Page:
The Ringmaster by Vanda Symon @vandasymon @OrendaBooks #review @annecater

Today it is my great pleasure to be taking part in the blog tour for The Ringmaster, the second book in the Sam Shephard series by Vanda Symon. A huge thank you to publisher Orenda Books for providing an advance copy for review and to Anne Cater of Random Things Tours for inviting me to take part. Here is what the book is about:

Source: Advance Review Copy

About the Book

Death is stalking the South Island of New Zealand

Marginalised by previous antics, Sam Shephard, is on the bottom rung of detective training in Dunedin, and her boss makes sure she knows it. She gets involved in her first homicide investigation, when a university student is murdered in the Botanic Gardens, and Sam soon discovers this is not an isolated incident. There is a chilling prospect of a predator loose in Dunedin, and a very strong possibility that the deaths are linked to a visiting circus…

Determined to find out who’s running the show, and to prove herself, Sam throws herself into an investigation that can have only one ending…

Rich with atmosphere, humour and a dark, shocking plot, The Ringmaster marks the return of passionate, headstrong police officer, Sam Shephard, in the next instalment of Vanda Symon’s bestselling series.

Available from: Amazon | Waterstones | Kobo | Playstore | Apple Books | Blackwells

My Thoughts

Well … what do we have here? Book two in the Sam Shephard series by Vanda Symon and life isn’t getting any easier for our favourite New Zealand Detective. She should have everything she wanted having been fast tracked to be a Detective in Dunedin, but given that she ruffled a few feathers the last time she got involved in a murder investigation, she doesn’t have many friends on her new team and isn’t given much opportunity to prove her worth either. Not that it stops her and even being sidelined to babysit a visiting circus won’t prevent her from investigating just who is committing some pretty vicious murders across the city.

From the very beginning of the book you know what you are letting yourself in for as we come face to face with the, thus far, anonymous killer. Throughout the chapter you can feel the tension building, but I still wasn’t prepared for the way in which is ended. Granted, perhaps not quiet as shocking or emotive as the opener to Overkill, book one in the series, but certainly still enough take me by surprise. And from here on in it becomes a question of whodunnit and why. There are no end of potential suspects, and with a travelling circus in town, the expected prejudices and mistrust come quickly to the fore.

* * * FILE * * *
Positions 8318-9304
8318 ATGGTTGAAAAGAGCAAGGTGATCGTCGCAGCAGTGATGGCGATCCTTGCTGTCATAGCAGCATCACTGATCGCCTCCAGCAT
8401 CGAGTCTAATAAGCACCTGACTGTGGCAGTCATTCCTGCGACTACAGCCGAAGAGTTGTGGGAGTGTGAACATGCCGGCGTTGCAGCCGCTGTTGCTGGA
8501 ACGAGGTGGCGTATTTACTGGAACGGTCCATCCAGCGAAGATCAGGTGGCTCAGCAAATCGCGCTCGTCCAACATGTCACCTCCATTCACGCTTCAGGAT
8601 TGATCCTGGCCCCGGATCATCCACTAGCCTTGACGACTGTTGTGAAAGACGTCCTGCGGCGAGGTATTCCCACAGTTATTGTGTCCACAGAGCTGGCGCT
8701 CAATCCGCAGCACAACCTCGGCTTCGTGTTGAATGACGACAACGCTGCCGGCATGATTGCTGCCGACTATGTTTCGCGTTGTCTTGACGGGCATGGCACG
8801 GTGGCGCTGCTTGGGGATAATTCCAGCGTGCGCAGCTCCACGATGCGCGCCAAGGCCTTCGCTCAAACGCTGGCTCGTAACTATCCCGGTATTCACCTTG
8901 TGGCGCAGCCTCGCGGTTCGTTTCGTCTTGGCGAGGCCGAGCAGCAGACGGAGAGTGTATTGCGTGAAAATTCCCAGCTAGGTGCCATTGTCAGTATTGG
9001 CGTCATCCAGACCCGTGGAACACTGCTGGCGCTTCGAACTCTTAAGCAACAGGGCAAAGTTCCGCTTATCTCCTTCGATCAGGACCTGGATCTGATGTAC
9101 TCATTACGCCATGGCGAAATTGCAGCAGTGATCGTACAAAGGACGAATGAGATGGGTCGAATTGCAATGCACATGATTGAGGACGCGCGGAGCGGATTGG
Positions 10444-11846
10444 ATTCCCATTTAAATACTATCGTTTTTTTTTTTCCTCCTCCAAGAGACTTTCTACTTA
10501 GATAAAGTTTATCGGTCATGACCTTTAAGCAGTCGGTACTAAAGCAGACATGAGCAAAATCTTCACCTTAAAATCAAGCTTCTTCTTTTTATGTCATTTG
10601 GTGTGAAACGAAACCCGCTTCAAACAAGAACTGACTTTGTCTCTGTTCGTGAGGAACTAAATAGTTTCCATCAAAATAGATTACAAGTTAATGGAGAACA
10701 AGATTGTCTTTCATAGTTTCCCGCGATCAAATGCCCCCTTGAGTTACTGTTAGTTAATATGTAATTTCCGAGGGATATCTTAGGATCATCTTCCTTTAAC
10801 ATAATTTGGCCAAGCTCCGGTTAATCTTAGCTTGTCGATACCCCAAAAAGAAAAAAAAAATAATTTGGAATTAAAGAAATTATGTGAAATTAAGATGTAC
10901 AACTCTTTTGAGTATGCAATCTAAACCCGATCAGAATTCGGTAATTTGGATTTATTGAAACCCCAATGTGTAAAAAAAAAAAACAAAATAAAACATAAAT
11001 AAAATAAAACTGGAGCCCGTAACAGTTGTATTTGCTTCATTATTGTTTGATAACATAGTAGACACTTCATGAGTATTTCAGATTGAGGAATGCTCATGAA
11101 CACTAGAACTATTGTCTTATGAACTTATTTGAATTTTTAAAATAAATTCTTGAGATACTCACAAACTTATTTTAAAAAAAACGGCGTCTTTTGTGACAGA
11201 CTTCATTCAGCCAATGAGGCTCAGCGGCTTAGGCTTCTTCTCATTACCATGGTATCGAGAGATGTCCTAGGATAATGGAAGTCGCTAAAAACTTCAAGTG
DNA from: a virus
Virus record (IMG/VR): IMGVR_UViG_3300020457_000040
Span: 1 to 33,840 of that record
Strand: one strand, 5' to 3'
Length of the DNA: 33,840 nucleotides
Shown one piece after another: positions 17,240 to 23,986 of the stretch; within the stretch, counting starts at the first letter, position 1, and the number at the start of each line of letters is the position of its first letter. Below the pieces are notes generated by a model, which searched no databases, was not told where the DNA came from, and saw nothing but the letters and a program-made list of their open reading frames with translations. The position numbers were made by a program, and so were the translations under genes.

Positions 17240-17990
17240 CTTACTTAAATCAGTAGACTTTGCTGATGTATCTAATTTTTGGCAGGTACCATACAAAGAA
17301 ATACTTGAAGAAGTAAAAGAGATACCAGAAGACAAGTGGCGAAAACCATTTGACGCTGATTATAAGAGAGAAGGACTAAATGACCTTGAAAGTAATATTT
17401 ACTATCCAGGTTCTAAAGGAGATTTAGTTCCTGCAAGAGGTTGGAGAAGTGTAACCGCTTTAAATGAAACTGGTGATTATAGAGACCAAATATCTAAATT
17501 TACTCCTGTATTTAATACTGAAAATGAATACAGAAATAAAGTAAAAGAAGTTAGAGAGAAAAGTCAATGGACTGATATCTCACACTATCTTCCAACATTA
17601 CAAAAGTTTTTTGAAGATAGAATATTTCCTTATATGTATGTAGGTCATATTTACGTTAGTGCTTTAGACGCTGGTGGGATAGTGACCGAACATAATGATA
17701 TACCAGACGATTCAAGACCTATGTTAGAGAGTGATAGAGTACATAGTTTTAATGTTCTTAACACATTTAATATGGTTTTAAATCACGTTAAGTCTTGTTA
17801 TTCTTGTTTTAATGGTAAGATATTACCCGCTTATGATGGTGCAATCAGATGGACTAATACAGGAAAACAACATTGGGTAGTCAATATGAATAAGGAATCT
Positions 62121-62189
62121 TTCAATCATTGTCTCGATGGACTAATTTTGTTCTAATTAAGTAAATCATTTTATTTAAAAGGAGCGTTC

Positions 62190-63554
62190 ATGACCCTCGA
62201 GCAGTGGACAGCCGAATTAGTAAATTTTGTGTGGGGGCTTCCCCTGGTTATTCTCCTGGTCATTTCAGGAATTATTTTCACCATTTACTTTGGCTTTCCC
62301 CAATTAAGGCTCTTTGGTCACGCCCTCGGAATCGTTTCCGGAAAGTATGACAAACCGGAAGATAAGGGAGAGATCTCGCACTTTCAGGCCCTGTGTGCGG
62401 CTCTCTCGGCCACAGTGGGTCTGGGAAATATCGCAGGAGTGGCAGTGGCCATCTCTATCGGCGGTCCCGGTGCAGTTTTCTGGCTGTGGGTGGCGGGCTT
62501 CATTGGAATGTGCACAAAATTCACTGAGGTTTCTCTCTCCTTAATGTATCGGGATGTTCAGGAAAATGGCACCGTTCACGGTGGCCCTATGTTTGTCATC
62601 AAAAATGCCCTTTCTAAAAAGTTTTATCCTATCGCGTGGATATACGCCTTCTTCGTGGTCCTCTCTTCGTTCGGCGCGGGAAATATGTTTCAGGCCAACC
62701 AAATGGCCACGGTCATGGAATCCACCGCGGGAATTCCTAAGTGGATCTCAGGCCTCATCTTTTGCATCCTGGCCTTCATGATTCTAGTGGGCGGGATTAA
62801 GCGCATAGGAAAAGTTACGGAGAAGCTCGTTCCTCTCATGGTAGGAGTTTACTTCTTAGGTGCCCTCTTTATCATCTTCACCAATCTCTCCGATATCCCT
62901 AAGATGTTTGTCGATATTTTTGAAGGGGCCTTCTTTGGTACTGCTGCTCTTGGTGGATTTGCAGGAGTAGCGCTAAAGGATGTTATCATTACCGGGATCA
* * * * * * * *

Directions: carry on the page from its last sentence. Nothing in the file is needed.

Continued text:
I love the character of Sam Shephard. She is a no nonsense woman, straight talking but very human with it. Although she may not be everyone’s idea of the perfect Detective, she is determined, focused and a lot more intuitive and canny than some of her colleagues give her credit for. She has a true ally in fellow Officer Smithy, a man who probably has a bit of a soft spot for her too, but their partnership really works. With her boss, Detective Inspector Greg Johns almost permanently on her case, at least when he isn’t giving her trivial and pointless tasks to do, she needs someone to back her up. Thankfully at home she has her old flat mate, Maggie, to keep her grounded and, despite her best efforts to shake him off, fellow Detective Paul Frost is always on hand to back her up. There is good banter between them all, making the story feel very real and very relatable. Apart from the murder investigation bit, obviously.

The Ringmaster is a book which challenges the way in which people are prone to prejudgment and how suspicion always falls on those who do not bow to convention, in this case choosing a life with a circus over a ‘normal’ nine to five career. Yes, there is the moral question over the use of lions and elephants and monkeys in a live performance which is addressed in the book, the author giving voice to her characters concerns but also providing a balanced argument without forcing her own opinion on the reader, not an easy thing to do. But more importantly the book examines deep rooted prejudice, and when the finger of suspicion points towards the performers, it leads to one of the most emotional segments of the whole book. I’ll say no more here but, to the author, you know what you did… I had a proper blubby moment over that scene.

There are moments of great tension dotted throughout the book, times when as a reader I was kept on the edge of my seat wondering what could happen next. Once again Sam seems to find herself very much in someones sights, and the ominous messages left on her car only add to the suspense. Whilst life in Dunedin might usually be quite relaxed, life for Sam Shephard, and for use as readers, is anything but. Full of light humour, strong friendships, high stakes action and dark murderous intent, this book has a little bit of everything. Told primarily in first person from Sam’s perspective, this is a story where you will discover what is happening at exactly the same time that Sam does. Prepare to be surprised.

And to shed a few tears. Definitely prepare for that …

About the Author

Vanda Symon is a crime writer, TV presenter and radio host from Dunedin, New Zealand, and the chair of the Otago Southland branch of the New Zealand Society of Authors. The Sam Shephard series has climbed to number one on the New Zealand bestseller list, and also been shortlisted for the Ngaio Marsh Award for best crime novel. She currently lives in Dunedin, with her husband and two sons.

Author Links: Twitter | Website

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